Meet the newest, and youngest, commercial pilot at True North Airways in Ontario
Isabel Fredette, 18, of Sudbury just finished the requirements for her commercial pilot's licence
Isabel Fredette was barely a teenager when she decided she wanted to become a pilot.
Just two years later, Fredette earned a private pilot's licence. Now 18, she's working for True North Airlines, a private charter airline based on Whitewater Lake in Azilda.
Fredette is a new high school graduate who plans to get into biology studies at Laurentian University in Sudbury this fall.
But this summer, she'll focus on her work at True North Airlines.
She recalled when she first was inspired to become a pilot.
At 14, she was a passenger with her dad, a pilot who was practising touch-and-go landing manoeuvres through narrows — a restricted water passage.
"[The water] was kind of glassy, which is, when the water is just perfect glass, there's straight reflection," she said.
"I just knew at that point that I would become a pilot and it was going to happen.
"Just watching my dad and getting to see things from above — I just love that. And I felt like I needed to be able to do that."
Michelle Hayden, co-owner of True North Airlines, had no hesitations hiring Fredette.
"She's always very self-led and she looks after things from start to finish, and she has a really thorough knowledge of airplanes, aircrafts and flying, so it's really nice to have somebody so confident to look after things, especially if I'm not here for the day."
Fredette's job is to mostly deliver supplies and check on guests staying at remote fishing resorts north of Sudbury. She may also provide training to other aspiring pilots who need flying hours.
"I think her skills will speak for themselves," Hayden said, acknowledging it might be harder to convince some people that a teenager can fly a plane.
"I hope people look at Isabel and the accomplishments she has at such a young age and I hope that inspires more people to get into a field that generally isn't for super super young females," added Hayden.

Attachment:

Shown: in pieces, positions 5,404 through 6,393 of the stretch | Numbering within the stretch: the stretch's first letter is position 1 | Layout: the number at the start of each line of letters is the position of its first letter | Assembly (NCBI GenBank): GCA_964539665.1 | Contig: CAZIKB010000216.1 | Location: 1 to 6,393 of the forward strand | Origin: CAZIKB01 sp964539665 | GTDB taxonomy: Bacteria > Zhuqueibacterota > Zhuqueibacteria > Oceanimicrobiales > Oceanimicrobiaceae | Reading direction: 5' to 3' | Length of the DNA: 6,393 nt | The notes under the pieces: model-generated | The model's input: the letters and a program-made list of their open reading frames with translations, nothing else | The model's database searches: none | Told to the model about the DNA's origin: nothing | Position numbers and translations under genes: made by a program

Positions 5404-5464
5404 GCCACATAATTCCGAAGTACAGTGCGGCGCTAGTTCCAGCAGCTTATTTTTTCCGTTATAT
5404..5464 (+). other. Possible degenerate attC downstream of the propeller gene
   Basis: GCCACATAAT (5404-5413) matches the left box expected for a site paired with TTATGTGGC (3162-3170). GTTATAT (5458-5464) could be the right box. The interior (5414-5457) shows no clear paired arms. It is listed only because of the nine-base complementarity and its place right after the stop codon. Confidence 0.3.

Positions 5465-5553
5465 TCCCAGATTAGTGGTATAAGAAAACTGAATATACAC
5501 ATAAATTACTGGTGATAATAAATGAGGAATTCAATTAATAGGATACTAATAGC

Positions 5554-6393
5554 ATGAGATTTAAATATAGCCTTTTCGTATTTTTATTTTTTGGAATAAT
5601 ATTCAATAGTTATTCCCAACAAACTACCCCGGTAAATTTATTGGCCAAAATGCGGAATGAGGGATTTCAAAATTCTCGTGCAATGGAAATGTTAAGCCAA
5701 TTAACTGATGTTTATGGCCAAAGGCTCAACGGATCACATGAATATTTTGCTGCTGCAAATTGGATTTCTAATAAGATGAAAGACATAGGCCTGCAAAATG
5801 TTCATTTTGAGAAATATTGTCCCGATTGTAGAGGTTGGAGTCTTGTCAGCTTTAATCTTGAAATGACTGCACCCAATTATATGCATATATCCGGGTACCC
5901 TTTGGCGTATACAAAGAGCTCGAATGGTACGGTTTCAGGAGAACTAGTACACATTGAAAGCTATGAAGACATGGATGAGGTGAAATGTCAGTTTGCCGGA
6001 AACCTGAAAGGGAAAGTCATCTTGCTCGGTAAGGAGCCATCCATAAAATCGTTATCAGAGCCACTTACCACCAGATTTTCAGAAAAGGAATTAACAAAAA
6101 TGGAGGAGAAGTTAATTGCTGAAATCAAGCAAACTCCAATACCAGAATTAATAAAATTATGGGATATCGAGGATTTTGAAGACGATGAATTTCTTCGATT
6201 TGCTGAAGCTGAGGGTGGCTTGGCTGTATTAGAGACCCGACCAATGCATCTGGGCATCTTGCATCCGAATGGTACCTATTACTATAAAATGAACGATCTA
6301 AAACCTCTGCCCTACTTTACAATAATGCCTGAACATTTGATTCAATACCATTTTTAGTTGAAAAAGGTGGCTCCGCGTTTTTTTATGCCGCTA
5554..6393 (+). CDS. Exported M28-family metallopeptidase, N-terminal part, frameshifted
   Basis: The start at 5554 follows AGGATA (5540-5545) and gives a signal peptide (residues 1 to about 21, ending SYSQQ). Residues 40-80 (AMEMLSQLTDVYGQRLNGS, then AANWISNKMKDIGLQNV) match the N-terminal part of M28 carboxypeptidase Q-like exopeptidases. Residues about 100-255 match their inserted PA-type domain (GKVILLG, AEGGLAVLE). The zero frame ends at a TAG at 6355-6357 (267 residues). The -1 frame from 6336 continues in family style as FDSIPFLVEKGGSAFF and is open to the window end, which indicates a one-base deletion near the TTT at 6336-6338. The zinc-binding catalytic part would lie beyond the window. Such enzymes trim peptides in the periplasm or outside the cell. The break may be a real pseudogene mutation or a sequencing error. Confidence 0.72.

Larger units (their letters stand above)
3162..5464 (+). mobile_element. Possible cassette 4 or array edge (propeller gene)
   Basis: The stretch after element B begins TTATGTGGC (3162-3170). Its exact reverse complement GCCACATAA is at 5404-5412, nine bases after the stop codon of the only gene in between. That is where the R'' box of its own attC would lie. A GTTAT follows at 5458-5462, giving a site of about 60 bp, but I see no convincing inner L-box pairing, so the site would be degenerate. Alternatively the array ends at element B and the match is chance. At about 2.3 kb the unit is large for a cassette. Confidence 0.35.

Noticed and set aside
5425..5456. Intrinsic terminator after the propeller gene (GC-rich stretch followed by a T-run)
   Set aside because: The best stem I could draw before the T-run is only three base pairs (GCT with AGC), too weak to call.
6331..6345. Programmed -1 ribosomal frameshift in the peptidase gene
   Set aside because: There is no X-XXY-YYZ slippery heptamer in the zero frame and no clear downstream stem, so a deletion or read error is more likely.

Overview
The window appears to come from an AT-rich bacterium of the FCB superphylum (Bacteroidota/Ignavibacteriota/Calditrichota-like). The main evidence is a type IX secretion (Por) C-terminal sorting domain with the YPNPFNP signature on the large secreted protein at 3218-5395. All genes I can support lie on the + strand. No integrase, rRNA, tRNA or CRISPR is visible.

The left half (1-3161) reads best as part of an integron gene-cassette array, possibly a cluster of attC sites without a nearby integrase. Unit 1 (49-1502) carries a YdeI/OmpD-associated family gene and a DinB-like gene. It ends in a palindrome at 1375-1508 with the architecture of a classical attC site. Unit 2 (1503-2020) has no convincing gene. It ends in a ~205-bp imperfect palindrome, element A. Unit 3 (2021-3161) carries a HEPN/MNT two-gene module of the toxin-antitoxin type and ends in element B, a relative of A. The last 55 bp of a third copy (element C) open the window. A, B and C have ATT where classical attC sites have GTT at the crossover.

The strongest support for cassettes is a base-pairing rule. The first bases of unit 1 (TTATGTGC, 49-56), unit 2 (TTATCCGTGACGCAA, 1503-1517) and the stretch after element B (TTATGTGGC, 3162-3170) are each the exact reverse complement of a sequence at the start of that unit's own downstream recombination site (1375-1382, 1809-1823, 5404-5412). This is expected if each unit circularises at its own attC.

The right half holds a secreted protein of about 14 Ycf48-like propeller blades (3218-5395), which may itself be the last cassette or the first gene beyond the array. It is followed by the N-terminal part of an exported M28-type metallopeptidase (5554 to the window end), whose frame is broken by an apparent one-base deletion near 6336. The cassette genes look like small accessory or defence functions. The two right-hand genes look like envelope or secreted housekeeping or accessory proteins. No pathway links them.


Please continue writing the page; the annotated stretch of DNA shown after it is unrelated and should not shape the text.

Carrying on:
Getting her private pilot's licence required hard work and perseverance.
For the practical part of the program, she had to maintain high grades during ground school, including writing an exam through Transport Canada.
"There's flight training and you have to do so much time with an instructor and then by yourself" in the air.
During her studies to earn her commercial pilot's licence, "it's pretty much the same as the private [licence] — just the margins for error are much much tighter, which makes sense — you want everybody to be super proficient."
After finishing her requirements for her private licence at 16, she received a recreational permit, which allowed her to pilot a plane on her own.
At 17, she was legally able to get her private licence, leading up to more work to earn her commercial licence, including logging at least 200 hours of flight training.
Flying licence before driver's licence
This is Fredette's third summer working at True North Airways. She started as a dock hand, and because she didn't have her driver's licence during her first summer there, she ended up flying her plane to work.
As a pilot, some of her travels have taken her to Toronto.
"I've actually went to Billy Bishop [Airport]. Flying around the CN Tower is kind of cool."
Fredette's dream flight would be to Alaska "on bushwheels, which are big tundra tires that you can land on sandbars.
"That seems like a really awesome adventure."
Her advice for anyone thinking about becoming a pilot: "You're going to need to put in the work. The studying part is not fun at all. I can vouch for that — It's dry and boring," Fredette said.
"But it's all worth it when you get to go flying."
To encourage thoughtful and respectful conversations, first and last names will appear with each submission to CBC/Radio-Canada's online communities (except in children and youth-oriented communities). Pseudonyms will no longer be permitted.
By submitting a comment, you accept that CBC has the right to reproduce and publish that comment in whole or in part, in any manner CBC chooses. Please note that CBC does not endorse the opinions expressed in comments. Comments on this story are moderated according to our Submission Guidelines. Comments are welcome while open. We reserve the right to close comments at any time.
Become a CBC Account Holder
Join the conversation Create account
Already have an account?